Kiangnan beauty

On April 9, 2014, in Chinese Coins, byDragon Dollar

Basking in the diffuse light of the Beijing sky, five beauties from the Kiangnan province are quietly witnessing the end of another day. Everything under the setting sun is suddenly tinged with a nostalgic golden colour.

Kiangnan - 1898 Circlet-like scales dragon, cloud under K

Kiangnan – 1898 Pearl scales dragon, cloud under K

This glistening “Circlet-like scales” dragon is a rare breed. The doubled die turned its armour into a chainmail, delicately adorned with pearls. Below the K of Kiangnan Province, a lonely cloud has been struck in silver. The 江南戊戌珍珠龙K下多云 is an extremely rare variety, especially that well preserved. Most of the known specimen have already been worn down by a century of turmoil.

Kiangnan – 1898 Pearl scales dragon with long spines and no tongue

Kiangnan – 1898 Pearl scales dragon with long spines and no tongue

Collectors often wish coins could talk. This dragon would still be unable to tell them what it went through: he never had a tongue to begin with. His body covered in pearls is but skin and bones, meager and bristled with longer spines. The 江南戊戌长毛无舌珍珠龙 is a war-weary survivor, but it is still more easy to find than its cloudy cousin. This specimen hides more distinctive features on its back:

Kiangnan 1898 Pearl scales dragon - reverse

Kiangnan 1898 Pearl scales dragon – reverse

The rightmost Manchu character is broken, like the handle of a battered teapot. The “戊” character is also missing a stroke, left forever unfinished:

Kiangnan - 1898 Pearl scales dragon (reverse detail)

Kiangnan – 1898 Pearl scales dragon (reverse detail)

This particular combination of scars is uncommon; other coins of this type were usually struck with a complete date and Manchu inscriptions. The dragons with pearl scales are especially rare and beautiful, but other remarkable varieties were made the same year.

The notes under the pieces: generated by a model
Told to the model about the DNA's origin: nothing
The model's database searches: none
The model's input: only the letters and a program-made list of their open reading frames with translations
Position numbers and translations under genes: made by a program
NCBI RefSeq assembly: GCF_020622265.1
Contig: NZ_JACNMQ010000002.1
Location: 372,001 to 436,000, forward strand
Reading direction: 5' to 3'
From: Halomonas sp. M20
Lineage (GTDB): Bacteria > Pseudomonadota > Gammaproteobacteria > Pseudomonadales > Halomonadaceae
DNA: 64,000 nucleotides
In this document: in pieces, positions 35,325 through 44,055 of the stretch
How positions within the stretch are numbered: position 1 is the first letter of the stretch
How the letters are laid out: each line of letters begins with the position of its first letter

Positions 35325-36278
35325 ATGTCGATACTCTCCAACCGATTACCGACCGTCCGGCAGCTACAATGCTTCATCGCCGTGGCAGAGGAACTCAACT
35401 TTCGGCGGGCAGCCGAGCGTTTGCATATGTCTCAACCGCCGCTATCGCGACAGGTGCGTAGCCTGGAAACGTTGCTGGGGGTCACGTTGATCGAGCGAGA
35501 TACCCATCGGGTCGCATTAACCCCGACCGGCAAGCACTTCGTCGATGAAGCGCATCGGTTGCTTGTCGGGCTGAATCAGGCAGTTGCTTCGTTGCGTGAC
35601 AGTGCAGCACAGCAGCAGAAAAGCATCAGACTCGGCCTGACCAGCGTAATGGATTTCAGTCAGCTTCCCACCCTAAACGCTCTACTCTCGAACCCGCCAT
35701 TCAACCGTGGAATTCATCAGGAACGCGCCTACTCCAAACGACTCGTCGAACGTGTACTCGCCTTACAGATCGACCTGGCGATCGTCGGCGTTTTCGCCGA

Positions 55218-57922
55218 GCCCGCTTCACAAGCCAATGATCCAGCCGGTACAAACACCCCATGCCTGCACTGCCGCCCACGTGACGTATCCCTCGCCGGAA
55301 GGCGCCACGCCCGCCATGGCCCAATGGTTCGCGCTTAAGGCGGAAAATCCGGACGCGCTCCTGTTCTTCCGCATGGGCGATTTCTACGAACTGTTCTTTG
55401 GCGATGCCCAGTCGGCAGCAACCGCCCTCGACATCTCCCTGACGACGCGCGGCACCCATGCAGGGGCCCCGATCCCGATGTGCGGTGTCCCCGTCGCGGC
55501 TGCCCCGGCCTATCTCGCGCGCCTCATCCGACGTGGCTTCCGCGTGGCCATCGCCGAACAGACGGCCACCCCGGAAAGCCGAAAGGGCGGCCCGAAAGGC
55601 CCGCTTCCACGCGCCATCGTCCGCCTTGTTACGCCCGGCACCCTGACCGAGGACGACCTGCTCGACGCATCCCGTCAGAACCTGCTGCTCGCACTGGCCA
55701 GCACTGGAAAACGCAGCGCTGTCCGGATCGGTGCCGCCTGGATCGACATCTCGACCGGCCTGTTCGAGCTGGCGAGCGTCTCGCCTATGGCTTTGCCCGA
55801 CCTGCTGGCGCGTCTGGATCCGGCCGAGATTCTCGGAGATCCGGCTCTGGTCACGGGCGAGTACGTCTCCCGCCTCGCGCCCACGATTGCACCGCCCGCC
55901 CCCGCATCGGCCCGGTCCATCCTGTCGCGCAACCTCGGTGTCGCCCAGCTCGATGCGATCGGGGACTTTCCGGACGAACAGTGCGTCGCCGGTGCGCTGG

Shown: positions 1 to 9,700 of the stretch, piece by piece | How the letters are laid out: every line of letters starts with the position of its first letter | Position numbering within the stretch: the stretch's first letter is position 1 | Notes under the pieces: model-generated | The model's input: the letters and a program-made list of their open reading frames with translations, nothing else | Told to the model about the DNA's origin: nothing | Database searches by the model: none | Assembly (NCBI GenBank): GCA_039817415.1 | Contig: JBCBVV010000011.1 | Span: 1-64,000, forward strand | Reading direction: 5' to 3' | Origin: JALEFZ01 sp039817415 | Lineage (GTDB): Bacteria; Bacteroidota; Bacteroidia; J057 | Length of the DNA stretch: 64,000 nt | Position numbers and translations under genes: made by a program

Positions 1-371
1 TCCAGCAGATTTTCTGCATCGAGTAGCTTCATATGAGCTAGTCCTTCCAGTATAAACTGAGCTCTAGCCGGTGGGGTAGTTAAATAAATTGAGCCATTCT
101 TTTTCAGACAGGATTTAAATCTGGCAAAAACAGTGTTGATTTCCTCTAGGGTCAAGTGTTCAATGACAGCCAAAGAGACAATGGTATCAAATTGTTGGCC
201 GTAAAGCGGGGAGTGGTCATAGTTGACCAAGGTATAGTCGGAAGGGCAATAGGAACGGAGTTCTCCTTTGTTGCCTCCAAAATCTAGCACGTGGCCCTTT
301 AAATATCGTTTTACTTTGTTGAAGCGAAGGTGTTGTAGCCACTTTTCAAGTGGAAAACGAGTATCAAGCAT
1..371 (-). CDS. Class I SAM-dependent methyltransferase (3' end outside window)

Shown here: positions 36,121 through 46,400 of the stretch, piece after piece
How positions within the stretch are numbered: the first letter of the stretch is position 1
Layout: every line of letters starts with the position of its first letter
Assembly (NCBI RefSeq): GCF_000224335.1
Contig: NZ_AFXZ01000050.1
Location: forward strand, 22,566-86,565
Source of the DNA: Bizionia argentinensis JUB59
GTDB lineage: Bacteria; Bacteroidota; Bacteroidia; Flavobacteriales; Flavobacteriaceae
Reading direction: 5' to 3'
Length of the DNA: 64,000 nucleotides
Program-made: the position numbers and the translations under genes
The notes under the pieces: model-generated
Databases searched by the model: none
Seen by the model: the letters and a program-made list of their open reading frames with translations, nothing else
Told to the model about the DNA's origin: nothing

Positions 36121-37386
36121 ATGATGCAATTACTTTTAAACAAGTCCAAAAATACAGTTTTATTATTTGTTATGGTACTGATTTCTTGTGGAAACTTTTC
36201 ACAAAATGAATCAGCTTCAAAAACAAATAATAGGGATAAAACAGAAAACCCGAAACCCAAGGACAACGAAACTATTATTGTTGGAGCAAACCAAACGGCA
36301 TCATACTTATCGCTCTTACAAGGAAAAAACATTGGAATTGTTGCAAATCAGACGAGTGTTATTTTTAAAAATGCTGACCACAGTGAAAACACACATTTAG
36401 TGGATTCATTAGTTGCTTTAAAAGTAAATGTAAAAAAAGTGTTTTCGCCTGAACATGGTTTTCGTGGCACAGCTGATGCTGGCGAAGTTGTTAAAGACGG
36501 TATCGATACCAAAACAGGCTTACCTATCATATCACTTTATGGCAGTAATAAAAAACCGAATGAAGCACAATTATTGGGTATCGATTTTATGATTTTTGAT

Kiangnan 1898 Hirsute Dragon

Kiangnan 1898 Hirsute Dragon

Endowed with a luxurious beard, the 江南戊戌大胡子龙 is a very popular variety amongst Chinese coins collectors. It is especially hard to catch one with all its exuberant pilosity left intact despite the passage of time.

Kiangnan - 1898 Eyeball Rev Dot, with long denticles

Kiangnan – 1898 Eyeball Rev Dot, with long denticles

The darting glance of its silver irides and the dot on its reverse are easily identifiable: this is a 江南戊戌凸眼龙满文中心点, a famous and desirable 1898 Kiangnan variety. However, it still has a subtle je ne sais quoi which makes it more pleasing to the eye than usual. After a while, the Chinese coins collector may realise that the dragon is framed within a circle of long denticles, conferring a unique harmony to the whole. While long denticles on the obverse are nice, long denticles on both sides are better:

Kiangnan - 1898 Eyeball Rev Dot, with long denticles (reverse)

Kiangnan – 1898 Eyeball Rev Dot, with long denticles (reverse)

Of course, this tasteful variety is extremely rare. There exists a similar “long denticles” variety for the last appearance of the Old Dragon, on the 1899 已亥 Kiangnan silver dollar:

Kiangnan - 1899 Long denticles

Kiangnan – 1899 Long denticles

Like the toning on this last Kiangnan dollar, the sky has already turned dark. Then all the charm is broken, and I leave the Kiangnan beauties to their contemplation.

A good friend from Hangzhou recently contacted me regarding a Chinese coin he was interested in purchasing. It was a beautiful but rather expensive Szechuan coin (¥100,000 RMB or about $16,400 USD at the time of writing), and he was unsure about the deal.

Szechuan dollar Y-238 L&M-345 Doubled Die (obverse)

Szechuan dollar Y-238 L&M-345 Doubled Die (obverse)

The Szechuan dollar my friend was considering to buy was a high grade sample of the rare “库 not connected” variety (四川光绪剑毛龙无头车). It had sharp details and was graded AU50 by NGC, however the coin had clearly been cleaned and my friend hoped for a discount.

Szechuen dollar - obverse

Szechuen dollar – obverse

Szechuen dollar - reverse

Szechuen dollar – reverse